Confidence among U.S. small businesses fell in March for the first time in four months as job creation plans soured.
The National Federation of Independent Business’s optimism index dropped to 89.5 last month from 90.8 in February. Six of the measure’s 10 components contributed to the decline, the Washington-based group said.
The share of business owners planning to create jobs dropped 4 points to zero in March at the same time sales expectations deteriorated, the data showed. The figures follow a Labor Department report last week that showed U.S. employers boosted payrolls by 88,000 in March, the smallest gain in nine months.
“Virtually no owners think the current period is a good time to expand,” William Dunkelberg, the group’s chief economist, said in a statement. “There are no plans to create new jobs in the coming months. It appears there will be little growth coming from the small business half of the economy.”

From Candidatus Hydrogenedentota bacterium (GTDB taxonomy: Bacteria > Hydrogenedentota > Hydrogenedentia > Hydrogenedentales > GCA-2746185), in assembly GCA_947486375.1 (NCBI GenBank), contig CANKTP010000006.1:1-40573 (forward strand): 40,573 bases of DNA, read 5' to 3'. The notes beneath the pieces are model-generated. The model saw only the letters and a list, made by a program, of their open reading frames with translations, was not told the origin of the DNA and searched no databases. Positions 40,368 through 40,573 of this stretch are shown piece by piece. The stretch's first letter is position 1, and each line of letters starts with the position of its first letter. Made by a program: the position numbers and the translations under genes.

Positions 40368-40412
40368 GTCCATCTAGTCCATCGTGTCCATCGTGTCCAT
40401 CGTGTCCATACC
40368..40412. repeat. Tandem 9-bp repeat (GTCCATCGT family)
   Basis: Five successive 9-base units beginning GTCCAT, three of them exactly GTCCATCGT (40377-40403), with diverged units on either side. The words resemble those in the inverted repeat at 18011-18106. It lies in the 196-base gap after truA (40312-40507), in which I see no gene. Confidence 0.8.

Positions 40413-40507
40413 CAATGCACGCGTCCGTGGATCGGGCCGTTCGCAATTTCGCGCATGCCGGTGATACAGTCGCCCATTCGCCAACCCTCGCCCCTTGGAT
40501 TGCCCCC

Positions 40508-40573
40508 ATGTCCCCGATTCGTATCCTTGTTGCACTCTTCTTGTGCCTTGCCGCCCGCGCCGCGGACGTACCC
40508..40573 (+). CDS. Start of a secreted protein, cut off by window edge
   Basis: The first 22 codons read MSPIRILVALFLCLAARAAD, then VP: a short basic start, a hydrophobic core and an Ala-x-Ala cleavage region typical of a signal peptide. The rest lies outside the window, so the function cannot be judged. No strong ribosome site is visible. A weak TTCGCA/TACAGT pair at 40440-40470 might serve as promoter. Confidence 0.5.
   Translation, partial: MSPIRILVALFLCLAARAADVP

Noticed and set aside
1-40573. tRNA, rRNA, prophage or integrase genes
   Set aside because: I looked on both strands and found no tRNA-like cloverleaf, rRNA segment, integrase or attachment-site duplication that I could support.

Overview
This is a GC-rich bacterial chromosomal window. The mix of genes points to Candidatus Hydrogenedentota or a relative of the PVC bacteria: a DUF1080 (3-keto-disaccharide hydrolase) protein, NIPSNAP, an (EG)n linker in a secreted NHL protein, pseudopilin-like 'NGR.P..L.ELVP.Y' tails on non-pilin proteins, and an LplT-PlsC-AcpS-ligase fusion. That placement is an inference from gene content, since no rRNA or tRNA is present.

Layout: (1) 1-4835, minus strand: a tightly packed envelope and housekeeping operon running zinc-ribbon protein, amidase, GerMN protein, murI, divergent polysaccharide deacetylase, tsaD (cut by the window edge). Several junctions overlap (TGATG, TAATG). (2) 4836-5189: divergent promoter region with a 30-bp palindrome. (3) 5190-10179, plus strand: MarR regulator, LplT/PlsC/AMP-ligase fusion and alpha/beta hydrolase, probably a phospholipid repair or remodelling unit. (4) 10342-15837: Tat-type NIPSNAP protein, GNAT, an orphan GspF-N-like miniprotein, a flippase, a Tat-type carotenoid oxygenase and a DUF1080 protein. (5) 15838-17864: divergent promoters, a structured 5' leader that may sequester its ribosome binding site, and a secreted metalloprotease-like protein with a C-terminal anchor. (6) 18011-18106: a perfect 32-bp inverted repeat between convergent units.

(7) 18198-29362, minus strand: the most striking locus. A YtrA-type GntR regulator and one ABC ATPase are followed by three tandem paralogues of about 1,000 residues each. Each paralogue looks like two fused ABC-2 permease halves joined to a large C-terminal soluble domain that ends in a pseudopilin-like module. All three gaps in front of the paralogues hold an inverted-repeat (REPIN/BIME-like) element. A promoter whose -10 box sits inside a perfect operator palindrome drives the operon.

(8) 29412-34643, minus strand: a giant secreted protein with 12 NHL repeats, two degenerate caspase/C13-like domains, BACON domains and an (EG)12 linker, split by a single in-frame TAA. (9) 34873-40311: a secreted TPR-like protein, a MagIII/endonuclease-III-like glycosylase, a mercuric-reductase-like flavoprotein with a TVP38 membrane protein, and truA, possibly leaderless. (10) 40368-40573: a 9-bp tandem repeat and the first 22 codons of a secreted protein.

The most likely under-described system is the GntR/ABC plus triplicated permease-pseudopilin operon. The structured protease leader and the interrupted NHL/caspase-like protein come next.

The NFIB report was based on a survey of 759 small-business owners through March 28. Small companies represent more than 99 percent of all U.S employers, according to the U.S. Small Business Administration. A small business is defined as an independent enterprise with no more than 500 employees.
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